This is from: the geek library
keithroysdon essential geek https://keithroysdon.wordpress.com/2014/02/15/essential-geek-library-an-informal-history-of-the-pulp-magazine/
By the time Ron Goulart’s “An Informal History of the Pulp Magazine” was published in 1972, the pulp magazine – the art form and industry that gave millions of readers cheap thrills on cheap pulp paper and gave us all such heroes as “The Shadow” and “Doc Savage” – was already more than two decades dead. In the 40 (!) years since the prolific Goulart’s book was published, “Pulp Fiction” has come to mean little more than a Quentin Tarantino film.
But in 1972, when Goulart’s book came out, it was a bible to me, a look back into a colorful world of avenging heroes and penny-per-word writers that had been eclipsed by comic books.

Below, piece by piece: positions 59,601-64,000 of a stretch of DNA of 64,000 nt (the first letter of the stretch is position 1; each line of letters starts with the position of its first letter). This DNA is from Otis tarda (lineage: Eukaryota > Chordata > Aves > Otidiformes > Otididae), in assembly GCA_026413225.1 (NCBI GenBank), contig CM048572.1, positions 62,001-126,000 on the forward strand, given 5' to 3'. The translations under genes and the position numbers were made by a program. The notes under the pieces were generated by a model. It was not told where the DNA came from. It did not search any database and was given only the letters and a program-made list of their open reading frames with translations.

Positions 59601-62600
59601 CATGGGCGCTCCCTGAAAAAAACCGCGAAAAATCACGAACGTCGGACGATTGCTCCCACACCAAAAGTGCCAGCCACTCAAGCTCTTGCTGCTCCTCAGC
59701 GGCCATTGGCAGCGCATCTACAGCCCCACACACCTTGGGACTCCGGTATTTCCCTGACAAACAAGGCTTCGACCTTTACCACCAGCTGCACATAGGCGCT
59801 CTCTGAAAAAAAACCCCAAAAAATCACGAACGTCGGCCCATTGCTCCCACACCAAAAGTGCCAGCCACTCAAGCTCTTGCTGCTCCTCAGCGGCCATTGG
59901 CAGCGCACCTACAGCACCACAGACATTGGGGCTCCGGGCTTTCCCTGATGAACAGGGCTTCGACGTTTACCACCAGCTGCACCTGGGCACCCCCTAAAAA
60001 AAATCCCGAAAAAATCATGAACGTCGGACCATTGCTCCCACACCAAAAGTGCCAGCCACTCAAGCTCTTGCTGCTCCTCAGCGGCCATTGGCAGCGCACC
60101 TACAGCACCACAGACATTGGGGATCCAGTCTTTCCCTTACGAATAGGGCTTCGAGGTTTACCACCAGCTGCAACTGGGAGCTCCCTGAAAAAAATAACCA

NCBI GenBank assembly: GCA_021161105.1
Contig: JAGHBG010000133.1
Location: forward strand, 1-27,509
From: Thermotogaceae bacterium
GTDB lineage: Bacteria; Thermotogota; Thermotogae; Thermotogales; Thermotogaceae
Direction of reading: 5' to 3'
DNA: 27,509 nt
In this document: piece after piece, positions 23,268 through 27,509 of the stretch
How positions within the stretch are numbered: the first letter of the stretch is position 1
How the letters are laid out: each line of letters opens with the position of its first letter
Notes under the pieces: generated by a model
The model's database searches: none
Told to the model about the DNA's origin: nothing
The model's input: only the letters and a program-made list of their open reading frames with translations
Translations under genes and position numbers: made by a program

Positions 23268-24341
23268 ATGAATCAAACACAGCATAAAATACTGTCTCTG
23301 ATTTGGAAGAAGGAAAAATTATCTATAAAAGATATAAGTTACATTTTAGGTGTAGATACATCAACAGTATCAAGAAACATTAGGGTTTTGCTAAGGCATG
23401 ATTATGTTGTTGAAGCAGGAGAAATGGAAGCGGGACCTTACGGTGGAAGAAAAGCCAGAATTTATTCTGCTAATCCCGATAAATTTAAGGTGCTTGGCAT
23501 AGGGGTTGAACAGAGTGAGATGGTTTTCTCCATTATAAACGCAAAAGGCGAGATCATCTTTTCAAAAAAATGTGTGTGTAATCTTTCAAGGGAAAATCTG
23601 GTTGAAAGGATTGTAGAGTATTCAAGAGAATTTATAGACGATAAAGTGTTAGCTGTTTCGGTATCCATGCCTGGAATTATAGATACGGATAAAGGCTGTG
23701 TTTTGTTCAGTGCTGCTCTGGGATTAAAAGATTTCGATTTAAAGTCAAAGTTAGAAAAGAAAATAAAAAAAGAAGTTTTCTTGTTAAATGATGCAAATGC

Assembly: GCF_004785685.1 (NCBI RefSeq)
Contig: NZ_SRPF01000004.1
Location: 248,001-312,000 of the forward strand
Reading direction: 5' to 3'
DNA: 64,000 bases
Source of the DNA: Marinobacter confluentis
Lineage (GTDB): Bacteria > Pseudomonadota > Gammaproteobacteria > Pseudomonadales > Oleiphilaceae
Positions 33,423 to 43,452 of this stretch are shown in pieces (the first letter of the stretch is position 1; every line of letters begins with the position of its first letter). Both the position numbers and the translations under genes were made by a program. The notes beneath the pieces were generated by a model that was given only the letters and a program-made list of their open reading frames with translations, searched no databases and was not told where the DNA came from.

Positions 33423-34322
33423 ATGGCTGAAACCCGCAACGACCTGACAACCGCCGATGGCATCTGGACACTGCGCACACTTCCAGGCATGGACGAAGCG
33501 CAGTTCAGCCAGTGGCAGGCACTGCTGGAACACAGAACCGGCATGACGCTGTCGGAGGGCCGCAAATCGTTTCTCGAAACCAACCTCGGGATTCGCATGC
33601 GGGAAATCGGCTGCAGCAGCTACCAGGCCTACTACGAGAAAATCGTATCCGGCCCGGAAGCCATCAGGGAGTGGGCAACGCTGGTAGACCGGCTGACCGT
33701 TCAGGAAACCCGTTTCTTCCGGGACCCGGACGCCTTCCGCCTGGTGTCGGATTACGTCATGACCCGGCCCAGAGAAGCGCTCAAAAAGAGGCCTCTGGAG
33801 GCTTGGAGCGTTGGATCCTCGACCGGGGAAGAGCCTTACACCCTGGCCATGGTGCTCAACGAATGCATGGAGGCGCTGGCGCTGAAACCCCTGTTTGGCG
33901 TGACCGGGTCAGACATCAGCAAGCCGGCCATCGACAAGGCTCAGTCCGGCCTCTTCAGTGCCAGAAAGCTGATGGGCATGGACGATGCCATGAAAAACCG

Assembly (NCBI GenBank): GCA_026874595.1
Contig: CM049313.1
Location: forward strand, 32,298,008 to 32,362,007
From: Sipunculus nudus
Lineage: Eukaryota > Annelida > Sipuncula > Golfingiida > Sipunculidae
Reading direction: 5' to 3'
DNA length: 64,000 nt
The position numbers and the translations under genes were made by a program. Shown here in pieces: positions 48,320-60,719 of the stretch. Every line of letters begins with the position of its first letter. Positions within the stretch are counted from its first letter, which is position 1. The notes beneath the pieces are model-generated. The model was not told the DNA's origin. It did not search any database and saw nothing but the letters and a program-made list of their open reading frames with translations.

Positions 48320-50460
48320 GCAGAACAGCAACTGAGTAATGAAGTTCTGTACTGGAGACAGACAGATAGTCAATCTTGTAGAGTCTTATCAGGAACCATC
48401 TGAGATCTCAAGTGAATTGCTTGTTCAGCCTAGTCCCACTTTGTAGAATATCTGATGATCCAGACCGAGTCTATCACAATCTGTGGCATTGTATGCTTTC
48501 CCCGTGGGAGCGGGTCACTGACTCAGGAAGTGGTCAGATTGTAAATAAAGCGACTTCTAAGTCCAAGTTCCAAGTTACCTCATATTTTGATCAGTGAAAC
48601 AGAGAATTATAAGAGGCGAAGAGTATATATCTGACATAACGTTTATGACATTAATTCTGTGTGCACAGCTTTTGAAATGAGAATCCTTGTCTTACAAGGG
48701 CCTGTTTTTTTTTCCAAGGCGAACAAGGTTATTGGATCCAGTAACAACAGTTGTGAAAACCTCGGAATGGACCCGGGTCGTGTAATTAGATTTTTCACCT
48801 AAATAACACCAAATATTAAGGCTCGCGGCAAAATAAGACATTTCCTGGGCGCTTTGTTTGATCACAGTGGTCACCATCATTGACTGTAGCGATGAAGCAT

Here in Muncie, a bookstore – long gone now – had shelves and shelves of old pulp magazines, which were so named because of the rough-edged, cheap paper they were printed on. I never bought any, although I wanted to. But I couldn’t even begin to start.
By the 1970s, I was enjoying the paperback reprints of pulp magazine stalwart Doc Savage, with those great James Bama covers, and that helped me appreciate the pulps in general and Goulart’s book.
In a relatively slim volume, Goulart gives an overview of pulps but concentrates on the best and brightest, the pulps featuring Doc Savage – precursor to Superman – and the Shadow, one of Batman’s contemporaries and inspirations.
Goulart gives us Tarzan and cowboys and detectives and jingoistic Yellow Peril villains and, best of all, a glimpse of the (mostly) men who created all those characters, working anonymously under pen names and turning out literally hundreds of novel-length yarns that were eagerly consumed by adventure-seeking readers.
Goulart interviewed many of the surviving writers and artists and even devotes the last chapter to their unfiltered memories.